- The Washington Times - Friday, February 16, 2001

Americans are getting smarter. And richer. And they like to go to zoos and auto shows although they're increasingly partial to trucks.

A lot of Americans go to jail, too. Not to visit. To stay awhile. In fact, the number of prisoners in federal and state lockups rose 5 percent between 1997 and 1998, bringing the total of those staring through bars to 1,300,000.

The observations come from the new "Statistical Abstract of the United States," one of the nation's most popular and influential tomes and, according to a nationwide panel of librarians, one of the "Best 100 Documents of the Century, 1900-99."

Librarians say the book is so popular and considered so valuable, it's kept under information desk counters in most libraries. Readers are constantly trying to filch it, reports Glenn W. King, chief of the Census Bureau's Statistical Compendia Branch. Mr. King is the publication's "overseer" and a contributor to the publication.

The 1,000-page, year 2000 edition of the annual compendium is appearing three months later than usual. It usually comes out in late November or December each year. But because Congress did not complete the nation's budget on schedule last fall, the Census Bureau couldn't pay for the printing.

That's one fact not in the book. Another is that the annual Statistical Abstract is anything but abstract.

Still another fact is that despite the accepted notion that the book paints a picture of America, it doesn't. It allows users to depict Americans in myriad ways.

Are they smarter? The Abstract tells us that between 1995 and 1999, the percentage of adults taking adult-education classes rose from 40 percent to 46 percent mostly to "advance on the job." The oddity is that more people with bachelor's degrees (62 percent) sought further schooling than those with a high school diploma or its equivalent (37 percent).

Are they richer? Overall, the average net worth of families increased from $224,800 in 1995 to more than $282,000 in 1998. Western families, on average, accumulated the biggest nest eggs $327,100. Midwesterners did worst, managing to achieve average worth of just $248,800.

And about the zoos and auto shows: 26.5 million sauntered through animal parks in 1998 (and, in case you wondered, 7.2 million flew kites).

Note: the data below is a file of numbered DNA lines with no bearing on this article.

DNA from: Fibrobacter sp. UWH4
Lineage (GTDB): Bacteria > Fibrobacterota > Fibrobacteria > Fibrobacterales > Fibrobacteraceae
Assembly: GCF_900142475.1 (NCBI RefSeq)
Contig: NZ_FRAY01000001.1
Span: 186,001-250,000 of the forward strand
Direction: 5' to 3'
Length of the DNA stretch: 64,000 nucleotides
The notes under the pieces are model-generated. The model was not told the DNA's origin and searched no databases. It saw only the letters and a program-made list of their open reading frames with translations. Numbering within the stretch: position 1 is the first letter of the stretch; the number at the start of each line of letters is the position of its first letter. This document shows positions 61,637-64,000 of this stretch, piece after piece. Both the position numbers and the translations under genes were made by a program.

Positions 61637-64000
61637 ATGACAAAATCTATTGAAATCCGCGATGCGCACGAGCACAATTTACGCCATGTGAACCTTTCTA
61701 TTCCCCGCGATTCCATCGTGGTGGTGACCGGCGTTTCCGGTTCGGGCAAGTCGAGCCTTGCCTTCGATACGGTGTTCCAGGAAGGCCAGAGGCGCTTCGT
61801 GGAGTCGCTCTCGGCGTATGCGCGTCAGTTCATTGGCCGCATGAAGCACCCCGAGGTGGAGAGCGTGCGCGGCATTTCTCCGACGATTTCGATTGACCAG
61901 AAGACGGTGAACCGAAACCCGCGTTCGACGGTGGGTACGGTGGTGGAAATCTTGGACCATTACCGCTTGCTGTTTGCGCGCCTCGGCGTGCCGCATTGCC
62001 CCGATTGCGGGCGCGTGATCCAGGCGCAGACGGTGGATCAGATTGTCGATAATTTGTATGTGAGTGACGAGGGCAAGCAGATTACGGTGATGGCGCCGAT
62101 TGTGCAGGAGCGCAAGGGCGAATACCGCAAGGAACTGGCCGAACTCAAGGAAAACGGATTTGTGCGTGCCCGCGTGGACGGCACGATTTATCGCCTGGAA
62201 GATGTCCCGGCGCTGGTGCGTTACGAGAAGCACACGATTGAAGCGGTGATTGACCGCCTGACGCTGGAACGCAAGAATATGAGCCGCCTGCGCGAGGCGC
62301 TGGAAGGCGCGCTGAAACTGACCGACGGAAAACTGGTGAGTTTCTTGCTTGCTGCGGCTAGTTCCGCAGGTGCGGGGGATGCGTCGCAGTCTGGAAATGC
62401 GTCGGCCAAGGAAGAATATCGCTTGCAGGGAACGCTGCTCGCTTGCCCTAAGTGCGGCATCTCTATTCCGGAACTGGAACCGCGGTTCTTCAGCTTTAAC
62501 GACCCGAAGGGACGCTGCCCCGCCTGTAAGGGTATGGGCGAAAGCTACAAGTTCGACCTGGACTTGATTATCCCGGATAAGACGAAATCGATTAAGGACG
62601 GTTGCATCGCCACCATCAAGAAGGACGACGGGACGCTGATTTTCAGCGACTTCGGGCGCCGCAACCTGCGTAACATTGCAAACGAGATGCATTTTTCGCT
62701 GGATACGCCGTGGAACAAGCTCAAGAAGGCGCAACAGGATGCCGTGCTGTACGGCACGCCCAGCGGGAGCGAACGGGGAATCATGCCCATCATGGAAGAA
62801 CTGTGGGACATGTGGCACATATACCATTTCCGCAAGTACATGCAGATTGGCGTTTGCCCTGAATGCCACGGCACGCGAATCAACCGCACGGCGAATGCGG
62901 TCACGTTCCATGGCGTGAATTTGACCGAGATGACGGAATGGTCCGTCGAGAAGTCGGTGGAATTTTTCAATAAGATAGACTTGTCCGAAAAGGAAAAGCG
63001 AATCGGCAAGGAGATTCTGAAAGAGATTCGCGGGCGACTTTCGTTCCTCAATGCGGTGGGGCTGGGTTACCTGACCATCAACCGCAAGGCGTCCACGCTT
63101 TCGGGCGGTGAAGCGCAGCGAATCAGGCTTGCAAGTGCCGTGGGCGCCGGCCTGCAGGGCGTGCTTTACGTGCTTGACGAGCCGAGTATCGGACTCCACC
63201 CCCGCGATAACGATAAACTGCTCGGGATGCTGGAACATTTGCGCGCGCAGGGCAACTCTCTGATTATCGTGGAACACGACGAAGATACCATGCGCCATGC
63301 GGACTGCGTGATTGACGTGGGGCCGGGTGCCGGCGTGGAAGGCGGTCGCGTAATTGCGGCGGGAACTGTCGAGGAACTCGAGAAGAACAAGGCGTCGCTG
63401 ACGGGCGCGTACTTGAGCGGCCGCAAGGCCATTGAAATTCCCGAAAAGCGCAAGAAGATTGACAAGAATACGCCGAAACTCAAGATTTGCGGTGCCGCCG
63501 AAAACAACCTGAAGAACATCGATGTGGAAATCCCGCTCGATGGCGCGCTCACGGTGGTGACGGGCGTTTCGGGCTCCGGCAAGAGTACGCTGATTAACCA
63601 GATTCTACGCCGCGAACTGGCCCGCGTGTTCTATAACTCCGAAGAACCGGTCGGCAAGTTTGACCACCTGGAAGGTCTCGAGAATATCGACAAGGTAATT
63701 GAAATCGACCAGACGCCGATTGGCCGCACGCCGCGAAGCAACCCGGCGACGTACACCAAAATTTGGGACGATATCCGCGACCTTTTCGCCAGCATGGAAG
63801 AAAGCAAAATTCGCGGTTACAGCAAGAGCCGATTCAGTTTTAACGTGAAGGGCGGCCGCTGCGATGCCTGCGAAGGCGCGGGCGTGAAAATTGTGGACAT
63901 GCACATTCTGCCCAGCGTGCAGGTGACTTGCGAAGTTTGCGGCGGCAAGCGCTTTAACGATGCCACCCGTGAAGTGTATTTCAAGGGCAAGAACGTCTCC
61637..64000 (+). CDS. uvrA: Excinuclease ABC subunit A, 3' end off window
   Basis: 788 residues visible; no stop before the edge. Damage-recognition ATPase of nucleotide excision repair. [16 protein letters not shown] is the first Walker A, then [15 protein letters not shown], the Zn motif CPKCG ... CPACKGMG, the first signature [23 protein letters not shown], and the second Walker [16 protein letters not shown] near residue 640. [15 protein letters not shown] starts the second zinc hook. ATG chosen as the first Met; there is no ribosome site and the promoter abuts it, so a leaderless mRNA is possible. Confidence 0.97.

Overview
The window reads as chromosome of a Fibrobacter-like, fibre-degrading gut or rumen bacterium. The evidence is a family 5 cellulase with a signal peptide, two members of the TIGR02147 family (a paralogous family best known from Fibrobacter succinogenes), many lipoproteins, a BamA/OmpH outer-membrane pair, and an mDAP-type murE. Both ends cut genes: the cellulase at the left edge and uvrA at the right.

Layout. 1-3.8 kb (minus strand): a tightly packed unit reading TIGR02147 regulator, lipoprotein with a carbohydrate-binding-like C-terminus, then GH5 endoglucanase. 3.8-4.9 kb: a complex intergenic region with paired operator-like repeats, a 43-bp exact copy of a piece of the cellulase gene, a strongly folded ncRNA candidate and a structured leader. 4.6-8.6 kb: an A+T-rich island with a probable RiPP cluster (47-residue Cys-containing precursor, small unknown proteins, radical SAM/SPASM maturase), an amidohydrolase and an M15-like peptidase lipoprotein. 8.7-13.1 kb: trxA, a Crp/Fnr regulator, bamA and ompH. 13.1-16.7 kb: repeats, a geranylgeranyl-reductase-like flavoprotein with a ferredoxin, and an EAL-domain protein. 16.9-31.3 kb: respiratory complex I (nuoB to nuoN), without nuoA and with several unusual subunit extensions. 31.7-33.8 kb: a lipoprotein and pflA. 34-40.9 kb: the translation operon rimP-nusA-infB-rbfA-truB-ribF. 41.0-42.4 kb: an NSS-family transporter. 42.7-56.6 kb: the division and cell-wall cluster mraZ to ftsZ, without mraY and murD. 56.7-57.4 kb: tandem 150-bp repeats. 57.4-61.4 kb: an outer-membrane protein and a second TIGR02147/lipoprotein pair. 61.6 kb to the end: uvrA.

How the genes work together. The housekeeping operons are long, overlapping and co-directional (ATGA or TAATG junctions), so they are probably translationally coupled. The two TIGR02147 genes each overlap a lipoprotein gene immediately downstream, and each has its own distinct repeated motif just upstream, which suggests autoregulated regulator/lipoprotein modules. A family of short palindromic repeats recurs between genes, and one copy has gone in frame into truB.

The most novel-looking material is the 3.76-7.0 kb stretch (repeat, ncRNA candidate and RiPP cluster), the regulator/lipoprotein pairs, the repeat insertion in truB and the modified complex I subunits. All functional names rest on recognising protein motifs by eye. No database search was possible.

Nearly 14 million attended auto shows in 1997 (but 25 million went dancing).

And in 1999, new-truck sales exceeded new-car sales for the first time. Sales of trucks represented 50.1 percent of all vehicle sales in 1999. In 1992, the figure was 37 percent.

Some of the dates that correspond to the facts go back a few years, yet the Abstract always provides the latest information available. So U.S. population figures are the latest estimates, not numbers from the 2000 census, which aren't out yet.

Although they are as specific as can be, the Abstract's numbers are to some mere trivia. But to educators, journalists, marketers, planners, insurers and others in business and industry, they're numeric manna.

"The information is in demand. We receive hundreds of e-mail messages and phone calls a month asking about the book and requesting that we include certain items of information," says Mr. King. And indeed, "We have a reason for printing every fact in the book," he adds.

Mr. King explains that the eight statisticians who edit and compile the Abstract determine what they will include by conducting periodic readership surveys, by analyzing their coverage to identify "voids in the areas we should cover" and by assessing the value of "new studies that we see coming from different agencies of government and others."

The book and its companion Internet and CD-ROM presentations are based on the statistical output of some 300 government and private sources. Each year, it is updated and new information is included.

This year, 78 new tables were added. They cover such topics as teen-age sexual activity and pregnancy, retail prescription drug sales and children's school readiness skills.

And did we mention the Abstract reports that, in 1998, 6,277,000 people (3.2 percent of the population) played backgammon?

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